6 hospitals to be probed for kickbacksThe Seoul Central District Prosecutors’ Office is set to launch an investigation into six major university hospitals on suspicion of pocketing kickbacks allegedly offered by drug companies in exchange for the hospitals using their products.
The plan is part of the government’s wider efforts to curb the illegal marketing scheme entrenched in the medical industry that benefits doctors but doesn’t necessarily benefit the health of patients.
The six hospitals are: Yonsei University’s Severance Hospital, Catholic University of Korea’s St. Mary’s Hospital, Wonkwang University Hospital, Konkuk University Medical Center, Daegu Catholic University Medical Center and Korea University Anam Hospital.
Among them, Yonsei’s Severance Hospital is thought to have received the largest amount in kickbacks of 36 billion won ($32 million), followed by St. Mary’s Hospital. The other university-affiliated hospitals allegedly received at least 400 million won.
The Ministry of Health and Welfare asked the legal authority to look into the case to determine whether the hospitals can be held legally responsible.
According to the ministry and Health Insurance Review and Assessment Service, the hospitals and pharmaceutical firms made deals through wholesale stores in an attempt to elude regulations.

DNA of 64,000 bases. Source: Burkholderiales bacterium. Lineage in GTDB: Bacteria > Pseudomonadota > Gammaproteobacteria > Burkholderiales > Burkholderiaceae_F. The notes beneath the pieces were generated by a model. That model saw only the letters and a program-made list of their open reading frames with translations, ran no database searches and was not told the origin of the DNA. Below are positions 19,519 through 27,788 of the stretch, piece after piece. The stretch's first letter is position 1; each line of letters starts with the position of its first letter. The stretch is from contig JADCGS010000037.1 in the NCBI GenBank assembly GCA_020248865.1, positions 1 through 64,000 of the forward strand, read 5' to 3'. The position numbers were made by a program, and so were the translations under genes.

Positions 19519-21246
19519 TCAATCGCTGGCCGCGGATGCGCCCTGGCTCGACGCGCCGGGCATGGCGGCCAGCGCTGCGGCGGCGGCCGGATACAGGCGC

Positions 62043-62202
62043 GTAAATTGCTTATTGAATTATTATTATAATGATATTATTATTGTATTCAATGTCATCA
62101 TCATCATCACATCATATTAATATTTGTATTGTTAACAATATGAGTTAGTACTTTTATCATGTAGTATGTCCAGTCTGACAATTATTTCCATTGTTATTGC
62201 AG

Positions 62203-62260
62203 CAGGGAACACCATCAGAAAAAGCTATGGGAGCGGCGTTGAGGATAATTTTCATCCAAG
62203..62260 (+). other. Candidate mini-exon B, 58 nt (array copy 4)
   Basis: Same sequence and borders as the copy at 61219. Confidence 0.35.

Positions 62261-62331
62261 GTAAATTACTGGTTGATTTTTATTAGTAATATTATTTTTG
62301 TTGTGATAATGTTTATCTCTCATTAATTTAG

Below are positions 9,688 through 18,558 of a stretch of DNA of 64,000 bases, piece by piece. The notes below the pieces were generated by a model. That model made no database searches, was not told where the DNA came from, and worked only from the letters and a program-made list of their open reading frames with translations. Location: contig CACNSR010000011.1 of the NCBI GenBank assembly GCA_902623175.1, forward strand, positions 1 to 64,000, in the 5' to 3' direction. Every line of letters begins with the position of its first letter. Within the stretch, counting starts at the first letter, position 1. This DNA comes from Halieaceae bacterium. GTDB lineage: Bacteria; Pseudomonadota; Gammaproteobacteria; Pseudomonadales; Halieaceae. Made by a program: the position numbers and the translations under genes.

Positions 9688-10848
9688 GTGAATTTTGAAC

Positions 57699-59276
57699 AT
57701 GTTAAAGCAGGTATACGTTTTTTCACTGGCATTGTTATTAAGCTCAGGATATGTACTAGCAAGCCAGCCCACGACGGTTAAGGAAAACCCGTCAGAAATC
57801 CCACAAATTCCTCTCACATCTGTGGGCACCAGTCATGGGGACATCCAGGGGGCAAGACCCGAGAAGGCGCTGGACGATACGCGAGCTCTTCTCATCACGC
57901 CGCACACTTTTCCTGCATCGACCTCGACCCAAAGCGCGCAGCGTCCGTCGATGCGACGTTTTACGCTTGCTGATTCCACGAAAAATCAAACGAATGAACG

The wholesale stores alledgedly hand over cash incentives to the hospitals in “donation form,” while drug companies fabricate transaction records. The probe is most likely to be conducted by a special investigation organization specializing in illegal marketing tactics in the medical field.
But a source familiar with the matter didn’t rule out the possibility of district legal offices handling their own cases.
“The kickback money was given in the form of donations, so we are looking into it whether it’s punishable or not,” said a source at the Central District Prosecutors’ Office. “We need to apply a certain standard to get the investigation going.”
The named medical centers said their actions are not in violation of the law.
“We hired a lawyer to look into the matter, and the lawyer said we didn’t do anything that violates the law,” said a hospital worker at the Severance Hospital who wished to remain anonymous. “The donated money coming from the hospital was used to fund scholarship and building university facilities, which doesn’t breach any regulations.”
Under the law, doctors cannot take money from drug companies, but many drug companies are known to give doctors cash as well as perks, such as lavish free lunches and golf outings.
By Shim Sae-rom, Park Eun-jee [email@example.com]